How to harness the intelligence of your team

From Working With McKinsey:

If your McKinsey boss knows that you disagree with something, you will be reminded of your “obligation to dissent“. “Dissent” is a strong word, but in this context it simply means speaking up if you disagree with something being done or discussed.

The “obligation” comes from the fact that at McKinsey, voicing your dissent is not optional, it is required.

The Firm believes that every consultant – even the least-tenured, greenest Business Analysts and Associates – is intelligent and has valuable insights to offer. On McKinsey engagement teams and in collaborative problem solving sessions, everyone is supposed to have an equal voice and is expected to contribute to discussions – that includes exercising the obligation to dissent.

4 thoughts on “How to harness the intelligence of your team

  1. Dan, not sure I’d describe the “obligation to dissent” as a precursor to “radical transparency”, but certainly one of the many behaviors that allows McKinsey to fulfill its long-held — and based on my experience there — truly practiced, values. (see:

    • Rob,

      Does McKinsey also record all meetings and make them available to the entire company like Bridgewater does?

      An example of how extreme they go:

      Excerpt below:

      Once a tape recorder had been switched on, Jensen, McCormick, and Dalio discussed the possible promotion of an internal candidate to a senior-management role. McCormick, a soft-spoken forty-five-year-old who studied engineering at West Point, argued that the candidate’s prior experience at a big Wall Street firm indicated that he could probably do the job. Dalio disagreed. An investment bank is a “totally different world,” he said. But, rather than continue the discussion, he asked one of his assistants to call in the candidate. One rule of radical transparency is that Bridgewater employees refrain from saying behind a person’s back anything that they wouldn’t say to his face.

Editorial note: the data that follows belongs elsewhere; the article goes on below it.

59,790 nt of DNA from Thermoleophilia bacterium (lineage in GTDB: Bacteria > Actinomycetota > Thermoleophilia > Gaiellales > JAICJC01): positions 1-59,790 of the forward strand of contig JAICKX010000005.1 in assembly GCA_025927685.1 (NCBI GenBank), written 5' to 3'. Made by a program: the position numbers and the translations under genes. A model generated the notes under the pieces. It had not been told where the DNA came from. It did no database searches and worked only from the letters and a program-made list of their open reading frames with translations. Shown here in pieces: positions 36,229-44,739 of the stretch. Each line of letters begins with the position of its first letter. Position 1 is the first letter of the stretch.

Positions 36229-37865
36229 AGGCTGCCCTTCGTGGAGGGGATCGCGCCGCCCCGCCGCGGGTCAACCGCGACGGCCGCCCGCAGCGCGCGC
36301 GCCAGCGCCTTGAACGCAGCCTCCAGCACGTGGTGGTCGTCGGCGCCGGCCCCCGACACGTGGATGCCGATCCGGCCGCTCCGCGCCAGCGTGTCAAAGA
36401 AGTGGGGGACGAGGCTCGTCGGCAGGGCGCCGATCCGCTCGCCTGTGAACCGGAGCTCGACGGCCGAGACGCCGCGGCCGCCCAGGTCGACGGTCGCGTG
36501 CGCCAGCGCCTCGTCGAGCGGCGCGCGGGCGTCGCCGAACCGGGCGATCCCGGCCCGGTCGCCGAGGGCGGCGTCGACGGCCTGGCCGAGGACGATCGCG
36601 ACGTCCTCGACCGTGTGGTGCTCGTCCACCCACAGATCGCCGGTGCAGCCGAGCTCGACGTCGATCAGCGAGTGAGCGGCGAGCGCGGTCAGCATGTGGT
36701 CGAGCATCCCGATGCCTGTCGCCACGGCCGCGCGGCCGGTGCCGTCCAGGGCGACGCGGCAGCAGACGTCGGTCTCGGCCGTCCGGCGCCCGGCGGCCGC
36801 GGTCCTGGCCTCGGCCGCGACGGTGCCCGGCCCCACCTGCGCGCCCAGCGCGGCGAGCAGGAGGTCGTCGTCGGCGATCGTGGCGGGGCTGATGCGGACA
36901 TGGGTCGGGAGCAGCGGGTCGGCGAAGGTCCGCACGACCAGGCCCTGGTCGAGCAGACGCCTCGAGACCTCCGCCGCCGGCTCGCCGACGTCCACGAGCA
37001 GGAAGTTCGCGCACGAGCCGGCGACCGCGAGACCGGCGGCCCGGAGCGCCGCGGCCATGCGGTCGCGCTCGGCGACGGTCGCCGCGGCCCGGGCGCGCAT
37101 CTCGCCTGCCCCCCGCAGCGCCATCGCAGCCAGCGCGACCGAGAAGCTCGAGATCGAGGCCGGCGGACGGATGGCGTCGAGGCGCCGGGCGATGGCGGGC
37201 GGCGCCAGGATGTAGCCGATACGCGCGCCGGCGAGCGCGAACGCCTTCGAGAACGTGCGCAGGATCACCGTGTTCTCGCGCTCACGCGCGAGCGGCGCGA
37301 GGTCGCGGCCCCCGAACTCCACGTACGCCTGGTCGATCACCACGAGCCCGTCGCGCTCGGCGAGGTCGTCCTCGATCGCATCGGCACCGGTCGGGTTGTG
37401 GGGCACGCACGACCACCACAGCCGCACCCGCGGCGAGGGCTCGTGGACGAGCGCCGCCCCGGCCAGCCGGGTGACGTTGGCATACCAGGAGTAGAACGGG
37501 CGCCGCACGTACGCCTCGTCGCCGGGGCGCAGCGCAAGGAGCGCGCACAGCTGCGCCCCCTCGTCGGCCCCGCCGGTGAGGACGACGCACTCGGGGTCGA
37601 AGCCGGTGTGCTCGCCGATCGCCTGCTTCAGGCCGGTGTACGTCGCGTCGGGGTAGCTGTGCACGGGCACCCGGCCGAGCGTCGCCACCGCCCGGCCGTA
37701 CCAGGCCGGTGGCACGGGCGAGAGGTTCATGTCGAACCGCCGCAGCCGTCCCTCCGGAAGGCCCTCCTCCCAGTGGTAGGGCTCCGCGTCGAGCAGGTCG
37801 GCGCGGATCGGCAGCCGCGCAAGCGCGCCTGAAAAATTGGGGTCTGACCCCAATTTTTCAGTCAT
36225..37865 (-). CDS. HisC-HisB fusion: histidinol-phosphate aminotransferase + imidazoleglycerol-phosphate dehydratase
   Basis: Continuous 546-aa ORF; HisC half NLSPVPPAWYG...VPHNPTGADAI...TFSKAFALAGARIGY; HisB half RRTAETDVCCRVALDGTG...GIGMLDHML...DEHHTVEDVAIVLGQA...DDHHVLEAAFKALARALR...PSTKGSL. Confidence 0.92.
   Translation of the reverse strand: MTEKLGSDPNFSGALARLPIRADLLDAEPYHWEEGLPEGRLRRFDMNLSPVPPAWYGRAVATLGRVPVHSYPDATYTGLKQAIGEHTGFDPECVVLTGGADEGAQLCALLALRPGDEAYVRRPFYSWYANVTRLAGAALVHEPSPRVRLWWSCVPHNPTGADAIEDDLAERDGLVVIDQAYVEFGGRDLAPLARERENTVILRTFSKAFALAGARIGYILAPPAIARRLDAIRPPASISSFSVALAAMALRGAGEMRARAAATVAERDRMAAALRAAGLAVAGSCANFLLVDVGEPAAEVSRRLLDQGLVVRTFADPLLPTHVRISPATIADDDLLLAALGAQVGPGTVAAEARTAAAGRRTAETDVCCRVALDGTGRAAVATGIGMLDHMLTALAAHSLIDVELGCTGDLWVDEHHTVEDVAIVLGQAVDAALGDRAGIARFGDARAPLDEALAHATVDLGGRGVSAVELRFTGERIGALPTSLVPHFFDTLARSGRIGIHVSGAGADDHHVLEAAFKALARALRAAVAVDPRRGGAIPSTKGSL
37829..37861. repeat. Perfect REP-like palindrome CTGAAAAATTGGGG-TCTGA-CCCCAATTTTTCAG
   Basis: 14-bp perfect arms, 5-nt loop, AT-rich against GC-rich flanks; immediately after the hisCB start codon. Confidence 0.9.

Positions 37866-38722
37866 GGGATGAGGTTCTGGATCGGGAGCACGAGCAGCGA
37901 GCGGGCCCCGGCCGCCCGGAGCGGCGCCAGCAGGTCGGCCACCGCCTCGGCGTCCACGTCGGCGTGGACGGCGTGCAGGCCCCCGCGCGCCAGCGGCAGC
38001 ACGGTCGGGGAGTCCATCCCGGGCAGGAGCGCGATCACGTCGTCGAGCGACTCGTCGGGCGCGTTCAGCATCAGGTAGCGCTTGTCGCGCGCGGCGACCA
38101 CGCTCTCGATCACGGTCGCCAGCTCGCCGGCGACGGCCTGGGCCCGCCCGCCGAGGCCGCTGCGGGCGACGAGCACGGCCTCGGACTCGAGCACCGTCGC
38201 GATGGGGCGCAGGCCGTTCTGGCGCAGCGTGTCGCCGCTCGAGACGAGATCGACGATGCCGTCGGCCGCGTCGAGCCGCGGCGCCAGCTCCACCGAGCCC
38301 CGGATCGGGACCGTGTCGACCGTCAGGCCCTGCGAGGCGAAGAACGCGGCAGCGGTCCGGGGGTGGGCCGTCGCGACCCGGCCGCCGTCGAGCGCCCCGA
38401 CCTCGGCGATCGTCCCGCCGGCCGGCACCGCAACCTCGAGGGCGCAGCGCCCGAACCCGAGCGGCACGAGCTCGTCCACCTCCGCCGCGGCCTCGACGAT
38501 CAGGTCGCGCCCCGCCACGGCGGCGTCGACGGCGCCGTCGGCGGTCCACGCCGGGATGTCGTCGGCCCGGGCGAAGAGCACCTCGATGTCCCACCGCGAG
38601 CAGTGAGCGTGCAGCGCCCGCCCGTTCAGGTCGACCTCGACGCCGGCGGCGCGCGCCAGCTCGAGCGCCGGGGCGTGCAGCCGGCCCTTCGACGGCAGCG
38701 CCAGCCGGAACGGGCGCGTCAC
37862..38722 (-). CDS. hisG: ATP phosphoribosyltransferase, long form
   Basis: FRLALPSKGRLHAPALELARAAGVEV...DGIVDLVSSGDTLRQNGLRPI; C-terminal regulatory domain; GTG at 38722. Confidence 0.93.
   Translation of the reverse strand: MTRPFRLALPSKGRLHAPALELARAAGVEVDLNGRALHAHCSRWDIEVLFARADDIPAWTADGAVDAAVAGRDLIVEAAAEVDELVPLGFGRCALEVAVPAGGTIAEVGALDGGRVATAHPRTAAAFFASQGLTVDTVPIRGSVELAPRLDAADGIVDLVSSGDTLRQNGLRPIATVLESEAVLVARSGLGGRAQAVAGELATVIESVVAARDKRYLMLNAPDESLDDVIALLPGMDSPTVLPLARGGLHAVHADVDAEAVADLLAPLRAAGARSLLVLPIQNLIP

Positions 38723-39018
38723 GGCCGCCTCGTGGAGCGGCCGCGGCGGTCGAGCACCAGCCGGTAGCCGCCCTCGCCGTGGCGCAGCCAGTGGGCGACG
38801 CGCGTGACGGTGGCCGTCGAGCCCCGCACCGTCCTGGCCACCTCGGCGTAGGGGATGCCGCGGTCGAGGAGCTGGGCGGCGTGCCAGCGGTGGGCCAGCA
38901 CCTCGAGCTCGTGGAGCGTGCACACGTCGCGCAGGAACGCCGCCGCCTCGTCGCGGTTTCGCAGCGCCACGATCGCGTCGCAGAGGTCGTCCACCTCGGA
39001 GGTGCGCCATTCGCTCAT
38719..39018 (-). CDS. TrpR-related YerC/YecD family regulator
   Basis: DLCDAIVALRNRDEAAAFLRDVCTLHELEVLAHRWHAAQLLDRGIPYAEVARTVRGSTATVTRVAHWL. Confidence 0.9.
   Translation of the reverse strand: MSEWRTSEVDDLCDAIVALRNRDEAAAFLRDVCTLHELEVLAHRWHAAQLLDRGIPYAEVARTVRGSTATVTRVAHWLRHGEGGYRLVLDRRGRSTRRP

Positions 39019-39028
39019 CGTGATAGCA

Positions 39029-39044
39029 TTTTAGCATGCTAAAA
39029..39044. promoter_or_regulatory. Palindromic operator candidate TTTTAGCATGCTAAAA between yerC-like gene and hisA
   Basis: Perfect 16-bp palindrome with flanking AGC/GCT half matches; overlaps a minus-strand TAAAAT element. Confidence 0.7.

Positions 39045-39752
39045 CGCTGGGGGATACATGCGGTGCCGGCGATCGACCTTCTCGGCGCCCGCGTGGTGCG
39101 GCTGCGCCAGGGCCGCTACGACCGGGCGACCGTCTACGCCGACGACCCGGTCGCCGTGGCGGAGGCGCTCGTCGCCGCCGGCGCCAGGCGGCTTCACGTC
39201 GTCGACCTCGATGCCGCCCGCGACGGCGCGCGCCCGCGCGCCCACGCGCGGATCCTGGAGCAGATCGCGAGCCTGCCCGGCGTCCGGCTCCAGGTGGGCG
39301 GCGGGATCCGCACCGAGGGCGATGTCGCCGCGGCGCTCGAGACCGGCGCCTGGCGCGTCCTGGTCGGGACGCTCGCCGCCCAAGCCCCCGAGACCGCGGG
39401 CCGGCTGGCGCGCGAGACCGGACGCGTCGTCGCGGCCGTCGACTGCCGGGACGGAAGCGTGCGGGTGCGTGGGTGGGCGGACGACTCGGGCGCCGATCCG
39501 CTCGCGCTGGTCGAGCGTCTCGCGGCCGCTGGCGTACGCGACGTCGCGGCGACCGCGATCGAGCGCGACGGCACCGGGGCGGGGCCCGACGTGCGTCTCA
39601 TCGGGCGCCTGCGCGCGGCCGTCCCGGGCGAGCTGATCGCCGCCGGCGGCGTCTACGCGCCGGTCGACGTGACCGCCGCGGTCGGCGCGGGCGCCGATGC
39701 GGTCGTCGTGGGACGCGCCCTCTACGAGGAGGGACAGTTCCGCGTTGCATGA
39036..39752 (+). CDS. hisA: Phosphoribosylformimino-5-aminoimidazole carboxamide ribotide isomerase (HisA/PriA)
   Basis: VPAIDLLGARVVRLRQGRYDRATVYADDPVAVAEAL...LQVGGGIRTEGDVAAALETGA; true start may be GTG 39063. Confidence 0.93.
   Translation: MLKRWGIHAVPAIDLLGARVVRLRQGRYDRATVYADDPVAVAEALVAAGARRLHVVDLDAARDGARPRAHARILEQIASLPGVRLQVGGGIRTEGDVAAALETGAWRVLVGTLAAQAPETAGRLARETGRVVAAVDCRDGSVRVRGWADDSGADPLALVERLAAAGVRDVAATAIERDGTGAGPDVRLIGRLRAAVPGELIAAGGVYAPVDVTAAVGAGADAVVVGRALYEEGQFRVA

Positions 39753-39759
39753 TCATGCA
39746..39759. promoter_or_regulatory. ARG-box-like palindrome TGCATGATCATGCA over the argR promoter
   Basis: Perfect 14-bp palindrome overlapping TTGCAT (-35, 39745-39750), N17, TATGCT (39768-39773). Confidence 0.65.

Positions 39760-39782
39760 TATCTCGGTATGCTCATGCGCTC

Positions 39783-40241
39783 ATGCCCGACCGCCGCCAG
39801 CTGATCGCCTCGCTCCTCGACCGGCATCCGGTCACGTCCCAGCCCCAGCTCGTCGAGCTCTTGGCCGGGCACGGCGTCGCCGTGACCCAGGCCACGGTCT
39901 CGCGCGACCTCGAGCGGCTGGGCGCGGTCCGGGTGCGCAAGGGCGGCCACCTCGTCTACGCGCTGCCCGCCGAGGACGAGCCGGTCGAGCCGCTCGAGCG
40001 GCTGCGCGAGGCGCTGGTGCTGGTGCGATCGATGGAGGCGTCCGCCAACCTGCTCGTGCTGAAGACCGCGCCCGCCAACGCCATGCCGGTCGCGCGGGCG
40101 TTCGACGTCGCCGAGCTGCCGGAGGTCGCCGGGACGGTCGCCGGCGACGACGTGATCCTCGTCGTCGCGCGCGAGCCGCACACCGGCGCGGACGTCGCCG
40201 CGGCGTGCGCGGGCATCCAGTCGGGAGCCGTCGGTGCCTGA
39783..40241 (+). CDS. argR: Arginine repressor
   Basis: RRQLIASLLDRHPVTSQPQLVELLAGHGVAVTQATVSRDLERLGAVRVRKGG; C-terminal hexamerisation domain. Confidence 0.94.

The man arrived and stood before Dalio’s desk. Dalio explained what the discussion was about and said, “I don’t imagine that you would be a good fit for the job.” The man took a seat, and Dalio and McCormick continued their discussion about his qualifications. The candidate explained his experience on Wall Street and said he thought he could do the job well. Dalio leaned back in his chair, looking skeptical. The employee didn’t get the promotion.

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